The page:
44 The applicant bears the onus of establishing jurisdictional error: Minister for Immigration and Border Protection v SZMTA  HCA 3 at ; Minister for Immigration and Citizenship v SZGUR (2011) 241 CLR 594 at ; SZJBD v Minister for Immigration (2009) 179 FCR 109 at . The applicant must demonstrate jurisdictional error on the balance of probabilities: see s 140 of the Evidence Act 1995 (Cth).
45 Section 425 of the Act provides, relevantly:
(1) The Tribunal must invite the applicant to appear before the Tribunal to give evidence and present arguments relating to the issues arising in relation to the decision under review.
46 Section 427 of the Act provides, relevantly:
(7) If a person appearing before the Tribunal to give evidence is not proficient in English, the Tribunal may direct that communication with that person during his or her appearance proceed through an interpreter.
47 In Minister for Immigration and Citizenship v Li (2013) 249 CLR 332, the High Court was concerned with s 360(1) of the Act, a provision nearly identical to s 425(1). The plurality said:
60 …The purpose of s 360(1) is not difficult to discern. It is to provide an applicant with the opportunity to present evidence and argument relating to the issues arising in connection with the decision under review. The sub-section contemplates that such a hearing will be had before the Tribunal makes its decision. The Tribunal’s duty therefore extends further than merely issuing an invitation to an applicant to appear.
61 Section 360(1) requires that the invitation be meaningful, in the sense that it must provide the applicant for review with a real chance to present his or her case. Scheduling a hearing on a date which, to the Tribunal’s knowledge, would not permit the applicant to have sufficiently recovered from an incapacity to attend would not fulfil the duty imposed by s 360(1). The invitation would be an empty gesture and any decision made following the hearing would be liable to be set aside. Not only would the conduct of the Tribunal, judged by the standard set by s 357A(3), be regarded as unfair, but, relevantly, other consequences would follow because the action of the Tribunal would also amount to a failure or refusal to comply with a statutory duty in the conduct of its review. The decision could not stand and the Tribunal would be required to consider it afresh after complying with that duty.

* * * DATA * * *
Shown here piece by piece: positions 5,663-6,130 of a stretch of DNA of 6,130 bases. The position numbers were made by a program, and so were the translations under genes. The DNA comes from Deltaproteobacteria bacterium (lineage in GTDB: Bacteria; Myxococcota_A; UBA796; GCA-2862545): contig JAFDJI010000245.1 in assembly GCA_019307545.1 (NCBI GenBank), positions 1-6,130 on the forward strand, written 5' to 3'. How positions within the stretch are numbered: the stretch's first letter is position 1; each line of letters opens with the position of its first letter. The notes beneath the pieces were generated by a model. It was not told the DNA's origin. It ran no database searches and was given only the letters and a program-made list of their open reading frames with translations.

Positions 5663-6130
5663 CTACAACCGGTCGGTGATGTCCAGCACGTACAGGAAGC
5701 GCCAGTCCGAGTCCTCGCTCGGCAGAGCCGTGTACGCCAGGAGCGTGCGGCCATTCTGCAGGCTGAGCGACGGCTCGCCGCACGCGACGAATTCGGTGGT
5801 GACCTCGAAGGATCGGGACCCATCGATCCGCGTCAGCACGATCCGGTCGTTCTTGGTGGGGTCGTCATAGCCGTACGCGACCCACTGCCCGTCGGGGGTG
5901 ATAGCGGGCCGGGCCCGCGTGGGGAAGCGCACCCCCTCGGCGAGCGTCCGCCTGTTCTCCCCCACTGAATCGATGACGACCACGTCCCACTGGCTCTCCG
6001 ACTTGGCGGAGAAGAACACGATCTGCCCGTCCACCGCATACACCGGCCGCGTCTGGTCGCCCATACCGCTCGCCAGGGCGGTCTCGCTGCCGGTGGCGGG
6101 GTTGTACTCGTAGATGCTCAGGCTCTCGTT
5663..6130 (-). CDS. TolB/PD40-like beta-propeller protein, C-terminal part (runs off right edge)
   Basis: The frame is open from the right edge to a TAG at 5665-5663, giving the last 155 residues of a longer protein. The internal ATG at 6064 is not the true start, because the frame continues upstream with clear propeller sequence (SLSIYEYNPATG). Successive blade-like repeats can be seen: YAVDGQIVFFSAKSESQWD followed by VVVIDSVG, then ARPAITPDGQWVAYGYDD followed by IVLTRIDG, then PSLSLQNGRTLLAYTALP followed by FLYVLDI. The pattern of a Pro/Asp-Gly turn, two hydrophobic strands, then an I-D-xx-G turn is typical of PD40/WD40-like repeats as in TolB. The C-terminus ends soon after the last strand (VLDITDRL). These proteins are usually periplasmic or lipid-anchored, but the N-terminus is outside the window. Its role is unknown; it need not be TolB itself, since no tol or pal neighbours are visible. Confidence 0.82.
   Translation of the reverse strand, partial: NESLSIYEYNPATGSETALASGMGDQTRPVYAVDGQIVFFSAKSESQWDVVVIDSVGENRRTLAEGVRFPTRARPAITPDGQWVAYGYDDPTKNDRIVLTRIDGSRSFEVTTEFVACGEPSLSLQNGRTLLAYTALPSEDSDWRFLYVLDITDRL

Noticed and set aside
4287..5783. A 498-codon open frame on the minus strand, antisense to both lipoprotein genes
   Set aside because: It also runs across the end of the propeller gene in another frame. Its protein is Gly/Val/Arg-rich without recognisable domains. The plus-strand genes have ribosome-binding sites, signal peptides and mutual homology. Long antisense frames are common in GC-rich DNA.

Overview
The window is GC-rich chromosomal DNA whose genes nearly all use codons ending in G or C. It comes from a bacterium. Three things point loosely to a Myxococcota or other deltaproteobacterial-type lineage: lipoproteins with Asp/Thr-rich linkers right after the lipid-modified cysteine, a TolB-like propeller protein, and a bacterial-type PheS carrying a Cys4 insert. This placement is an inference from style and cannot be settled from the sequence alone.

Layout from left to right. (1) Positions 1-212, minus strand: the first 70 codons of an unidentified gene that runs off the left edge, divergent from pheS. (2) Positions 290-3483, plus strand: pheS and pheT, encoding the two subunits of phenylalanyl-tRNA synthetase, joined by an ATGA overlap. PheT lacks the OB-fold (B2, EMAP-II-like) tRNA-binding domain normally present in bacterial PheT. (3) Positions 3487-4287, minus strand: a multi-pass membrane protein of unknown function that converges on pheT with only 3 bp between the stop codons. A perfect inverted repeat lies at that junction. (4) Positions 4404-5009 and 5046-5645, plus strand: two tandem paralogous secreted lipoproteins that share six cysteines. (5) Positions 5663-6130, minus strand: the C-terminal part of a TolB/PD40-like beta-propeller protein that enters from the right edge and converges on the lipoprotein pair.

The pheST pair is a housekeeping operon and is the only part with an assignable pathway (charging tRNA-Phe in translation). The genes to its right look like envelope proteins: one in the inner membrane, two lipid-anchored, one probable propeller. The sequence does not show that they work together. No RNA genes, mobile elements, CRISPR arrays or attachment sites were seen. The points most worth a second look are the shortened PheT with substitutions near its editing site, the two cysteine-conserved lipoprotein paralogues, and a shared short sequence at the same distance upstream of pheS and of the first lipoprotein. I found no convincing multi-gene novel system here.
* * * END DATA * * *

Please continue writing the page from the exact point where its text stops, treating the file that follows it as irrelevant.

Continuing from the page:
(Underlining added, citations omitted.)
48 In Minister for Immigration and Border Protection v Singh (2014) 231 FCR 437, the Full Court observed at  that what is a meaningful opportunity, or a real chance, to appear and present evidence and argument will be fact dependent in each case.
49 Where an applicant is not competent in English, an inadequate standard of interpretation may deny the visa applicant the real chance that is required. In BZAID, Edelman J observed :
52 The legal principles concerning whether defective interpretation has caused a denial of procedural fairness under s 425 are well established…The relevant principles are summarised below:
(1) interpretation involves an expert exercise involving judgment based on close correspondence in meaning. It is not necessary, and indeed might never be possible, to achieve a “perfect” interpretation;
(2) whether or not an inadequate translation or interpretation means that a hearing has not been fair is an evaluative exercise which will depend on the particular circumstances;
(3) in making the evaluative assessment, all of the circumstances are relevant including the course the hearing took as well as the reasoning of the decision-maker;
(4) where interpretation is necessary, it must be adequate to convey “the substance of what is said” or “the essential elements that were being conveyed by the appellant” in order to communicate the substance of the appellant’s case and his or her response to the issues raised to a sufficient degree that the hearing can be described as real and fair;
(5) where there are frequent or continuous errors in translation, it may be easier to conclude that the process has miscarried and that there has been a denial of procedural fairness;
(6) where there are intermittent errors, the individual errors must be assessed in the context of the overall fairness of the hearing. Individually, the errors may not be significant but viewed in aggregate they may demonstrate a pattern that indicates a denial of procedural fairness;
(7) if an error of interpretation or translation leads to a material adverse finding, the unfairness of the hearing will often be self-evident;
(8) however, it is not necessary, and in many cases will not be possible, to establish a causal link between an error of interpretation or translation and an adverse finding. It might be sufficient for a finding that a hearing was procedurally unfair if the irregularity might reasonably have led to an adverse finding either because of its materiality or repetition or context.
50 In SZRMQ, Allsop CJ (with whom Robertson J agreed) considered what an applicant is required to establish for there to be a finding of denial of procedural fairness on the basis of inadequate interpretation under the general law: